“After a cool calm view of the facts there is much force in the contention of the appellant that invalid counterclaim was placed before the court; therefore any award by the learned trial Judge based on it was without jurisdiction. I am in complete agreement with the contention of the appellant so the award made on page 116 of the record of appeal having been made without jurisdiction is struck-out.

Be that as it may, the claim in paragraph 24 of 3rd respondent’s amended statement of defence was unnecessary and superfluous having had a deed of assignment legally and validly executed in her favour she was a title holder of the rights, title and interest of the unexpired term of the lease based on exhibit B.”

By no stretch of imagination can it be said that the Court of Appeal has somersaulted in the above passage of its judgment. The Court of Appeal clearly struck-out the 3rd defendant/respondent’s counter-claim and then proceeded to state the legal consequence flowing from the Deed of Assignment (based on exhibit B) already executed in favour of the 3rd respondent. That is not making an award to the 3rd defendant. The issue therefore fails.

Issues (2), (3) & (4)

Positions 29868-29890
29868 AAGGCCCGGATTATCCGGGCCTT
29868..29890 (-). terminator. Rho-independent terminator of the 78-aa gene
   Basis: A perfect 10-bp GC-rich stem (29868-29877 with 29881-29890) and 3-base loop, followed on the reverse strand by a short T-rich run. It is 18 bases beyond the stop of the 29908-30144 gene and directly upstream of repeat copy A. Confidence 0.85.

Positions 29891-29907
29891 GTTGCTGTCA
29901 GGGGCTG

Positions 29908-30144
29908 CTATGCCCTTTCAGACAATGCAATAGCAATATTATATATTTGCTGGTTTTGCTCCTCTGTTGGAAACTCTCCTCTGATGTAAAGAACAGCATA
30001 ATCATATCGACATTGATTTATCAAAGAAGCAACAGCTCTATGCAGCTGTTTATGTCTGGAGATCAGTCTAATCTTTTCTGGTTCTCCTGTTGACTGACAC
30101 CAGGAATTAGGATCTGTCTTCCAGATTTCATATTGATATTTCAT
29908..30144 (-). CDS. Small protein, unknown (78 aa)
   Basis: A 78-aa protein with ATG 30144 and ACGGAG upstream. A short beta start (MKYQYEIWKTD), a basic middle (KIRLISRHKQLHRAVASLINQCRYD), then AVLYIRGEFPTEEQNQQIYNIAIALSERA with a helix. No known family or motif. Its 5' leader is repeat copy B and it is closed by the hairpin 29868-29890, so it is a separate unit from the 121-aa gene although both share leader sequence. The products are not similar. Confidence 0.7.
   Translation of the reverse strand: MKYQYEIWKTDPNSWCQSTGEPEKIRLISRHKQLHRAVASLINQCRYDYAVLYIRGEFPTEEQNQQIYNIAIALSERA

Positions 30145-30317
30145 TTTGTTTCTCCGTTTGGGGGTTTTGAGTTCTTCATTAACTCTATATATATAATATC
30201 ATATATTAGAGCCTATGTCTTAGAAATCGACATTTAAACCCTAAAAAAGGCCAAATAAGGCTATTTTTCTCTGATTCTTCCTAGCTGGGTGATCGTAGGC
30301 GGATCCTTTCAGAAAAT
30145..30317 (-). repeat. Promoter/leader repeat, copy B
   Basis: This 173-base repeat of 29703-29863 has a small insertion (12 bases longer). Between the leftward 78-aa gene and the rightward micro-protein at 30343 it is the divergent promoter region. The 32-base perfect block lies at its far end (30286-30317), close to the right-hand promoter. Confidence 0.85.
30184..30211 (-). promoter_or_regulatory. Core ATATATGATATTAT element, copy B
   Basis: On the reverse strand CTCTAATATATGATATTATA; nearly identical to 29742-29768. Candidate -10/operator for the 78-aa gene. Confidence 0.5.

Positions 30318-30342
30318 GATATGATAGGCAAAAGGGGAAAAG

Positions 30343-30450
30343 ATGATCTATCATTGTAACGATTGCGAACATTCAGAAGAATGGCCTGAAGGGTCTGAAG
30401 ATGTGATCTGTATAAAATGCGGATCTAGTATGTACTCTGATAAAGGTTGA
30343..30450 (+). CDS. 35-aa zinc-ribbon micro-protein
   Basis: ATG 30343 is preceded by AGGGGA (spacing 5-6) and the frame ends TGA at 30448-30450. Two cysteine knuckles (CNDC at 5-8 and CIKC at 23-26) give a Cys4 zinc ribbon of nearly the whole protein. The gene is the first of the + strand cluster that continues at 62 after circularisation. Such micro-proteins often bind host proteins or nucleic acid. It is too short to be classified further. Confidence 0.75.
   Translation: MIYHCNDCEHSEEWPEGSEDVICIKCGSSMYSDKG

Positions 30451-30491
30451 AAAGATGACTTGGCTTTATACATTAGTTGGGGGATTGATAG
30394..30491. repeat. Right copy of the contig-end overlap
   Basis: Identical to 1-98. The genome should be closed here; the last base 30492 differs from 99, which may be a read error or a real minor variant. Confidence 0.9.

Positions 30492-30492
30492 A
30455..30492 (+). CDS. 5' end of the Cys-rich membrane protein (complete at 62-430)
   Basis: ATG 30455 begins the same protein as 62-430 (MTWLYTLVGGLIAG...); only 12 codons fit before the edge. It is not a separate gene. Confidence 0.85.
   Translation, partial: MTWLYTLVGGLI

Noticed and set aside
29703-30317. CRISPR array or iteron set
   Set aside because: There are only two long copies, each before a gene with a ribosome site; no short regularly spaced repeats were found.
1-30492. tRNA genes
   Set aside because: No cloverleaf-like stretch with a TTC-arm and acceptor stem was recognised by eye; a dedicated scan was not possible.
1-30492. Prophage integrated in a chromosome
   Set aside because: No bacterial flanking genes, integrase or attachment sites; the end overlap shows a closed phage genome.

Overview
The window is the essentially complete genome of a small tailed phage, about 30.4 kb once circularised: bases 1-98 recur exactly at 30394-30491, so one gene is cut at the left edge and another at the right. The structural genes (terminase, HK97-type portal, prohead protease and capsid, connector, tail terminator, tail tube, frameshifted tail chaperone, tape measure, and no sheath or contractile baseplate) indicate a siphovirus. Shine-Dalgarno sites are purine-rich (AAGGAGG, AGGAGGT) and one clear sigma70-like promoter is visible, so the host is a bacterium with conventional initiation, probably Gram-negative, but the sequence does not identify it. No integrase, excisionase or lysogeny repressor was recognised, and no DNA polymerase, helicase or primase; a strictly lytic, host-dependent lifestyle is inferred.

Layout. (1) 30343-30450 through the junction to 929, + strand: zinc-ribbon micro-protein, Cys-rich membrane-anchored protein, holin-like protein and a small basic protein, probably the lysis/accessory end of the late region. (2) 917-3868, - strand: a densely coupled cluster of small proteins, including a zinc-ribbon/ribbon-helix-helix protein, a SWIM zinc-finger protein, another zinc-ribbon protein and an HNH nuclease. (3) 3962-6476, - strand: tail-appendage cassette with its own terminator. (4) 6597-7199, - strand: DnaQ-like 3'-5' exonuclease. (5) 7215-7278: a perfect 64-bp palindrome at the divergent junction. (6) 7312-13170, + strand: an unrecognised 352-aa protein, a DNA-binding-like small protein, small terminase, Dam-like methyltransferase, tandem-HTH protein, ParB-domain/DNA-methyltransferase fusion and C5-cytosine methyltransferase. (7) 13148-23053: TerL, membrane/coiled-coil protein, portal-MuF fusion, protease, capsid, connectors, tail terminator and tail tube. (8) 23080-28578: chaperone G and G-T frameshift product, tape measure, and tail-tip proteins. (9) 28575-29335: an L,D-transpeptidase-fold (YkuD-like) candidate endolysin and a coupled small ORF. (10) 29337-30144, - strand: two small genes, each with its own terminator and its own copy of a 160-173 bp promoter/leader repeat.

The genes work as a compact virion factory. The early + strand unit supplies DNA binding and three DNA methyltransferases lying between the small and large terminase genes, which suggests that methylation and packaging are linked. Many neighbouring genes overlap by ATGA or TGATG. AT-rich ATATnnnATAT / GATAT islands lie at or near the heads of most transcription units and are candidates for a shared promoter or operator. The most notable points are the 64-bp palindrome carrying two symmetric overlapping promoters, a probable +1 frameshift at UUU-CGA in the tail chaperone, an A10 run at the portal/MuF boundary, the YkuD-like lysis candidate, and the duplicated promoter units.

“These issues will be taken together. They deal with the main question of whether there was proper notice, public and personal, before the auction sale was conducted in the instant case.

The plaintiff contends that the Court of Appeal erred by holding “. that by virtue of Clause 8 of exhibit B(the Deed of Legal Mortgage), the plaintiff had waived his rights to be given notice of sale by the 1st defendant/bank, when waiver as a special defence was not pleaded and when waiver was raised suo motu by the Court of Appeal and without giving the plaintiff a hearing. He said the Court of Appeal also failed to consider the provisions of Section 19 of the Auctioneers Law of Imo State of Nigeria, a failure that has occasioned a failure of justice. It was also contended that the Court of Appeal erred when it held that exhibit H – H2 constituted sufficient notice of sale by the 1st defendant to the plaintiff when in fact the property was sold 3 years after the notices had expired, the plaintiff was thus denied the opportunity to redeem his property because no fresh notice was served on him. It was further contended that the finding of the Court of Appeal that there was an auction sale was perverse because of material discrepancy in the evidence of witnesses which was never resolved.

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It was common ground that the relationship between the plaintiff and the 1st defendant is contractual and governed by exhibit B, the Deed of Legal Mortgage. That being so, extrinsic evidence will generally not be acceptable to vary the terms agreed upon (see for example U.B.N. v. Ozigi (1994) 3 NWLR (Pt. 333) 385).

I think the undermentioned clauses or provisions of exhibit B are relevant in the determination of this appeal as a whole


  1. ………. THE Borrower hereby covenants with the Bank to repay to the Bank the said sum of N60,000.00 (sixty thousand Naira) …………… on demand or within twelve (12) months from the date the first installment of the overdraft was withdrawn by the Borrower ………………………………..